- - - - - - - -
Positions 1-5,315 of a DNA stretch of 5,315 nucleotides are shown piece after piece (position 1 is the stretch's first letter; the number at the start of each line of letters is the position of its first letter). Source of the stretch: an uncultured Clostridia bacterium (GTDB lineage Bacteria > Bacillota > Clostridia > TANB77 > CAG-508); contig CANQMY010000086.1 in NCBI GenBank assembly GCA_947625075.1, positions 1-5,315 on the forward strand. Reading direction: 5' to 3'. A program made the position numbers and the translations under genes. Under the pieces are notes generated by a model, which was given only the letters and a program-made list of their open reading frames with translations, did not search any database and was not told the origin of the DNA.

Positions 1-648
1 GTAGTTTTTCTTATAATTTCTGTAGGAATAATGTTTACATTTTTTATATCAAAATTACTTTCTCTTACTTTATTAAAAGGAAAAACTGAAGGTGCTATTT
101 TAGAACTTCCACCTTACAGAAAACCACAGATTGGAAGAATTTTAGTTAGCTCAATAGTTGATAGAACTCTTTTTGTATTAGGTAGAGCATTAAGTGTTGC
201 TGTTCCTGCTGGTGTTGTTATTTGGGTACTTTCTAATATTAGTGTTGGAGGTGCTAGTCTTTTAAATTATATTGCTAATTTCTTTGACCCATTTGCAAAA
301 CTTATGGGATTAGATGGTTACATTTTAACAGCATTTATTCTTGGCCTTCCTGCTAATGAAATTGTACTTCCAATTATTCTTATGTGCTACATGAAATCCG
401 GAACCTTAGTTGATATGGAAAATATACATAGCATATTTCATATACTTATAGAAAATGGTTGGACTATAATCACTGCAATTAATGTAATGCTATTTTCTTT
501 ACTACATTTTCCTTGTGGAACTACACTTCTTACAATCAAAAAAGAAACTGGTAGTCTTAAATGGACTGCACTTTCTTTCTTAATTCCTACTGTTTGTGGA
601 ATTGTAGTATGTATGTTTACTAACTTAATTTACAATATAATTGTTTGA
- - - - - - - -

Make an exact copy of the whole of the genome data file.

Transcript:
Positions 1-5,315 of a DNA stretch of 5,315 nucleotides are shown piece after piece (position 1 is the stretch's first letter; the number at the start of each line of letters is the position of its first letter). Source of the stretch: an uncultured Clostridia bacterium (GTDB lineage Bacteria > Bacillota > Clostridia > TANB77 > CAG-508); contig CANQMY010000086.1 in NCBI GenBank assembly GCA_947625075.1, positions 1-5,315 on the forward strand. Reading direction: 5' to 3'. A program made the position numbers and the translations under genes. Under the pieces are notes generated by a model, which was given only the letters and a program-made list of their open reading frames with translations, did not search any database and was not told the origin of the DNA.

Positions 1-648
1 GTAGTTTTTCTTATAATTTCTGTAGGAATAATGTTTACATTTTTTATATCAAAATTACTTTCTCTTACTTTATTAAAAGGAAAAACTGAAGGTGCTATTT
101 TAGAACTTCCACCTTACAGAAAACCACAGATTGGAAGAATTTTAGTTAGCTCAATAGTTGATAGAACTCTTTTTGTATTAGGTAGAGCATTAAGTGTTGC
201 TGTTCCTGCTGGTGTTGTTATTTGGGTACTTTCTAATATTAGTGTTGGAGGTGCTAGTCTTTTAAATTATATTGCTAATTTCTTTGACCCATTTGCAAAA
301 CTTATGGGATTAGATGGTTACATTTTAACAGCATTTATTCTTGGCCTTCCTGCTAATGAAATTGTACTTCCAATTATTCTTATGTGCTACATGAAATCCG
401 GAACCTTAGTTGATATGGAAAATATACATAGCATATTTCATATACTTATAGAAAATGGTTGGACTATAATCACTGCAATTAATGTAATGCTATTTTCTTT
501 ACTACATTTTCCTTGTGGAACTACACTTCTTACAATCAAAAAAGAAACTGGTAGTCTTAAATGGACTGCACTTTCTTTCTTAATTCCTACTGTTTGTGGA
601 ATTGTAGTATGTATGTTTACTAACTTAATTTACAATATAATTGTTTGA